An improved trail through a remote section of Cape Henlopen State Park was an initiative that had been alternatively debated and dropped for more than two decades.
The department’s cabinet secretary tasked Lee Ann with facilitating an acceptable alignment through the area.
The area from the Gordon’s Pond parking lot to Herring Point afforded spectacular views of the ocean, marshes, giant dunes and World War II observation towers. But there were also rare plants and animals, migrating dunes, wetlands and archaeological sites to navigate. For more than a year, Lee Ann worked with a group of naturalists and experts in dune migration, rare plants, endangered species, wetlands, sea level rise and archaeology. Some were strongly opposed to the notion of a trail through this area, which had been ditched and used in the past by the US Army when it was part of Fort Miles. Internal and external opposition had doomed the trail idea in the past.
After several field trips, mapping exercises and lively discussions, the team managed to agree on a “least impactful alignment” that negotiated its away around the most sensitive areas. The trail alignment has been designed and will be constructed in 2013-14. It is a key element in Governor Jack Markell’s ambitious First State Trails and Pathways plan.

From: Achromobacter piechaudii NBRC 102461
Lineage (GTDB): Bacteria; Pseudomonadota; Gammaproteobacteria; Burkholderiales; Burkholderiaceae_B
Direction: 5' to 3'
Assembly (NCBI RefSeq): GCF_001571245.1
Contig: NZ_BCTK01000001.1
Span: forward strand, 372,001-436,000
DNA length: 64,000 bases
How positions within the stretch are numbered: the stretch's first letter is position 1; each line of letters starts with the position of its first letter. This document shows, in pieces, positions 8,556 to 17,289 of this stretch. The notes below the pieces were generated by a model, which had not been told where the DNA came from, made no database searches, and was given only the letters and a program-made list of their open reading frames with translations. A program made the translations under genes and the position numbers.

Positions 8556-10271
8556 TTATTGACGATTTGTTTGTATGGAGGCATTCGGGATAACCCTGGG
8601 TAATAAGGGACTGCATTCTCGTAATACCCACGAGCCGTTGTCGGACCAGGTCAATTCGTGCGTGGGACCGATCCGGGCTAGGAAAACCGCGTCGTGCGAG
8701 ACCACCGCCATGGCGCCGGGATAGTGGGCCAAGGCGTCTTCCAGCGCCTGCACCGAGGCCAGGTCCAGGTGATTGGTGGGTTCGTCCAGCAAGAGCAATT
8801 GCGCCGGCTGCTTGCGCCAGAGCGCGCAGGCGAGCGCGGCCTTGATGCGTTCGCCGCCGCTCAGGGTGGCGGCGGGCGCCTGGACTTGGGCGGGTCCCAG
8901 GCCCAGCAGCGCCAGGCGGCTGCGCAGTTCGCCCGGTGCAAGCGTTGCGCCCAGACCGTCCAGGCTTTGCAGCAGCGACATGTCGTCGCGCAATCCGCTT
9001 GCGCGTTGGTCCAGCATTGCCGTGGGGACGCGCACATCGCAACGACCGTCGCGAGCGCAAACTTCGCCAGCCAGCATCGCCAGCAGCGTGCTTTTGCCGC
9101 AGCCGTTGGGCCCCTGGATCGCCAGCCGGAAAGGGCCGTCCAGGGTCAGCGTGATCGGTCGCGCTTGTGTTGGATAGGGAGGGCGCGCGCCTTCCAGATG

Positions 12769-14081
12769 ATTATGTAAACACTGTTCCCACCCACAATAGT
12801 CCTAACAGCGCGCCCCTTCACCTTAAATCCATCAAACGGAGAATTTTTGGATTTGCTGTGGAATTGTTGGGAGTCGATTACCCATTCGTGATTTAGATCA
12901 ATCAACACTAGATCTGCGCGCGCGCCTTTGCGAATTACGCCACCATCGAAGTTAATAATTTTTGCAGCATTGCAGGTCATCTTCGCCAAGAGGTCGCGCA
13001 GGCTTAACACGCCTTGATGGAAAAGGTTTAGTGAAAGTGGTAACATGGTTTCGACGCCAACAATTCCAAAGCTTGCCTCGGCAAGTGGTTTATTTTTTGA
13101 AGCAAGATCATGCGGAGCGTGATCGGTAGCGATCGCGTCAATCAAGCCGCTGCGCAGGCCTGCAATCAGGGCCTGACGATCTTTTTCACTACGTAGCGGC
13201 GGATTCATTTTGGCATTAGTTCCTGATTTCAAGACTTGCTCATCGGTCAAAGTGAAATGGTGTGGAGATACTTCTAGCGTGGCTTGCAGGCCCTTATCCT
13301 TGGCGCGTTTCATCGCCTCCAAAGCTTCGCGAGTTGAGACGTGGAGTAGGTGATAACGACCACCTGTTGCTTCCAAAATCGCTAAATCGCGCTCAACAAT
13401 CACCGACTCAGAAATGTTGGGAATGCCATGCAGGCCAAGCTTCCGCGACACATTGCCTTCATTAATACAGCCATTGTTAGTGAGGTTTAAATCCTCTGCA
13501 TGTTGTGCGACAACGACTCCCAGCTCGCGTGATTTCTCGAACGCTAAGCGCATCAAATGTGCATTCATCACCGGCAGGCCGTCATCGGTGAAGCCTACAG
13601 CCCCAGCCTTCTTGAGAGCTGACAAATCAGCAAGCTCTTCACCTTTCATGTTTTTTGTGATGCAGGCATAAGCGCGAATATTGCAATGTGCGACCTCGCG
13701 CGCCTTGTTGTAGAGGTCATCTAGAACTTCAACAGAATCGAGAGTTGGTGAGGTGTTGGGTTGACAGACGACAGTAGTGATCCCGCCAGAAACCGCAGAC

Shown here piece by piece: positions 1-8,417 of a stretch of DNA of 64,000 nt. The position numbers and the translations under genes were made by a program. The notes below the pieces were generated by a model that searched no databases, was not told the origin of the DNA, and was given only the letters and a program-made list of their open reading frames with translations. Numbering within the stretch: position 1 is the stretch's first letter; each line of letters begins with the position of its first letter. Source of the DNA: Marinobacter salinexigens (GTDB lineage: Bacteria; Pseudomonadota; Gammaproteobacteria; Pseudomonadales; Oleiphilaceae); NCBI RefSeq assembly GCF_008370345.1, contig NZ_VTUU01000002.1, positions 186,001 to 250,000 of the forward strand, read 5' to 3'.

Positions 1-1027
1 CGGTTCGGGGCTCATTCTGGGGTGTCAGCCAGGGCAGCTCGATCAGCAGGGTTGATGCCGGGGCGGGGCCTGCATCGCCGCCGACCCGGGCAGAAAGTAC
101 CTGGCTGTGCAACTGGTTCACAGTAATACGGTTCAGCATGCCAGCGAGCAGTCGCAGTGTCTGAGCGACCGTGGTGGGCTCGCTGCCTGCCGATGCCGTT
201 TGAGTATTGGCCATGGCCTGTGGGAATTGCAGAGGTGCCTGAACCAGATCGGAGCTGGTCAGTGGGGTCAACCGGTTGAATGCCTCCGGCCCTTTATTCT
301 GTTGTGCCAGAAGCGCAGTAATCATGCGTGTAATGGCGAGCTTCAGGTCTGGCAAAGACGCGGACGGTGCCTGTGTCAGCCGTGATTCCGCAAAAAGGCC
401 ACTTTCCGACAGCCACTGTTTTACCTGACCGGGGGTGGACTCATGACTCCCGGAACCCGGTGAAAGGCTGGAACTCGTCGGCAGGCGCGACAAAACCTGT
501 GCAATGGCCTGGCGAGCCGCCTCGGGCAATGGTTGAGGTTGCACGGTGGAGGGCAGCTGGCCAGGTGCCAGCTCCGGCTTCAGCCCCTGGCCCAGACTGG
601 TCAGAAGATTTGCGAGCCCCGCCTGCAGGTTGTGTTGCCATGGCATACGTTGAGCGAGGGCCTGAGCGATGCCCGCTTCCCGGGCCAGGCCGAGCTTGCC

Despite bouts with chiggers, poison ivy, embedded ticks and sticker bushes, Lee Ann views the Gordon’s Pond trail as one of her most significant accomplishments while at the Department of Natural Resources and Environmental Control.
Update: The trail opened in June 2014 and is very popular with Delawareans and tourists.
Gordons Pond trail
Client: Department of Natural Resources and Environmental Control